It's one thing for a cop to tell a bunch of kids, young toughs they used to be called, to move along. After all, they're just kids. It's not like they have the right to be there, or the smarts to question the cop's right to command. But don't try that with a 62 year old women. She's heard enough commands in her life. From the Atlanta Journal-Constitution, via Balko, the Atlanta City Council was scheduled to approve a $20 thousand settlement to Minnie Carey for the 10 hours she spent in jail on disorderly conduct charges. The 62 year old Minnie Carey was standing on the street discussing funeral arrangements for her sister with some friends, when officer Brandy Dolson gave the ubiquitous command to all people standing on the street with black skin: Move along. It's not because Dolson did anything wrong.
APD was named in the suit, and a spokesman for the department said Friday that an internal investigation found officer Brandy Dolson "acted within the parameters of department policies and procedures," which complied with national standards. "Those [national] guidelines are based on a set of proven standards that take into account the difficult situations police officers face every day, and the split-second decisions they must make to protect citizens and reduce their own personal risk,” APD public affairs director Carlos Campos said in an e-mail.
Sounds as if Dolson's actions must have addressed a pretty serious situation, since there are national guidelines based on proven standards taking into account the difficult situations police officers face. So what was the "split-second decision" Dolson had to make?
Around 4 p.m. on March 26, 2009, Carey and her friends were on the sidewalk in front of the Boulevard Lotto convenience store, just a few blocks from downtown Atlanta. They had been talking a few minutes about funeral plans for a woman they all knew when Dolson and his partner pulled up. Dolson told the women to “move it.”
Three women started walking away but Carey didn’t, asking “why” instead.
Dolson’s answer to Carey was “because I said so,” according to records.
“I’m a citizen and I’m a taxpayer and I have a right to be here. I’m merely trying to find out about a sister’s funeral,” Carey responded.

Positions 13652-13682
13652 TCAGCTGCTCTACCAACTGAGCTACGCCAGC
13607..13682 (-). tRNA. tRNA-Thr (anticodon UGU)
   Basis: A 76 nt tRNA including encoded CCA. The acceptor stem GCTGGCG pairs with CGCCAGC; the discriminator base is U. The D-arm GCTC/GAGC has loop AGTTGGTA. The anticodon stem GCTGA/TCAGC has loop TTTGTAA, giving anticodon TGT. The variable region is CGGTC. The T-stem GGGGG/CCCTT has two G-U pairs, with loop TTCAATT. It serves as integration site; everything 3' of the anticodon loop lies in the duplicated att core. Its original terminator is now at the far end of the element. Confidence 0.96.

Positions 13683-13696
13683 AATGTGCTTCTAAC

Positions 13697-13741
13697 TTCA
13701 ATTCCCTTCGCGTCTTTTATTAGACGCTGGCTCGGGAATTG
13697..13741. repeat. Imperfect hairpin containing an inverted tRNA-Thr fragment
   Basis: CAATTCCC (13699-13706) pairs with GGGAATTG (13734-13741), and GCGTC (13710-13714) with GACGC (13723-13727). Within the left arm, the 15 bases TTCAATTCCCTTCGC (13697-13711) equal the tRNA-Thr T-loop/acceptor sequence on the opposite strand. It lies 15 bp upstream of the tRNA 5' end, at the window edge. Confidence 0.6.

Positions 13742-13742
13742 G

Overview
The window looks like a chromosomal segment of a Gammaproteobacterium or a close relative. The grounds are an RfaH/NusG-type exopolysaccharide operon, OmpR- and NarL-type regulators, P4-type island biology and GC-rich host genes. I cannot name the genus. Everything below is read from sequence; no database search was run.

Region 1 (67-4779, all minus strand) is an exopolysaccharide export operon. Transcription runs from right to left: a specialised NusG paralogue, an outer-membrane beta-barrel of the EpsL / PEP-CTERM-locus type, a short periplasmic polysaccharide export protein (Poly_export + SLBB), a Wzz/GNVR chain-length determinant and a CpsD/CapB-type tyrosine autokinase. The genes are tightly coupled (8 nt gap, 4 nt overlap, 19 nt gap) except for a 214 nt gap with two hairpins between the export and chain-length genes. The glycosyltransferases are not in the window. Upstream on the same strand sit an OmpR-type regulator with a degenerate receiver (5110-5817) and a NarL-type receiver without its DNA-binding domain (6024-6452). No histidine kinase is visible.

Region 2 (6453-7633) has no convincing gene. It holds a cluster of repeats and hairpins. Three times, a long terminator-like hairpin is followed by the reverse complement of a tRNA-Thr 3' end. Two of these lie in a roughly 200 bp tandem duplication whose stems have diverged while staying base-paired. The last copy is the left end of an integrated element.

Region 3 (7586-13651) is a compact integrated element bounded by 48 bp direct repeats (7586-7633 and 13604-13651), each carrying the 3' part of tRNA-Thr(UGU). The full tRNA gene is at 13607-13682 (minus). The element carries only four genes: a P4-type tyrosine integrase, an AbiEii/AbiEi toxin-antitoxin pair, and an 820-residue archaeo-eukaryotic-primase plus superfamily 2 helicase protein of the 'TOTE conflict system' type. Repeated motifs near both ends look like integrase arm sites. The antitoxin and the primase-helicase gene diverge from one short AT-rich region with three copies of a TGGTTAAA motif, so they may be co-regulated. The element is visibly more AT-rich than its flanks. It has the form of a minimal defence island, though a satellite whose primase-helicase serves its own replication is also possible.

Busted. Apparently, Officer Dolson wasn't aware of the correct response to the question "why?" It could have been so simple had he taken the philosophy elective at the Police Academy. Instead, he took the class that taught him to say "because I said so." A lot of cops opt for that class. It's got the easier test.The reaction to incidents such as this from the great blue circle is that outsiders, meaning anyone not an LEO, don't understand the pressures of being a police officer. A wag might respond that police officers don't understand the pressure of being a citizen confronted by a police officer. On the high end, it's the absence of dignity, being treated like a human being rather than cattle. On the low end, it's the fear of crossing the shield, turning "citizen and taxpayer" into submissive sheep complying with every utterance just to avoid the consequences. Of the four women standing on the sidewalk in front of Boulevard Lotto, three chose to walk away rather than ask the question. Only Minnie Carey stood her ground. It got her 10 hours in lockup. Her charges weren't dismissed until the third court appearance, when Dolson failed to appear. It got her $20,000 (less attorneys fees and expenses, no doubt). Was it worth it? On the flip side, Police Officer Brandy Dolson won't be paying Ms. Carey a dime. And why should he? After all, he was just complying with those national standards developed to deal with critical split-second police decision-making when he told Minnie Carey, "because I said so."Copyright © 2010 Simple Justice NY LLC. This feed is for personal, non-commercial use only. The use of this feed on other websites is a copyright violation. If this feed is not in your RSS feed/news reader, the page you are viewing infringes the copyright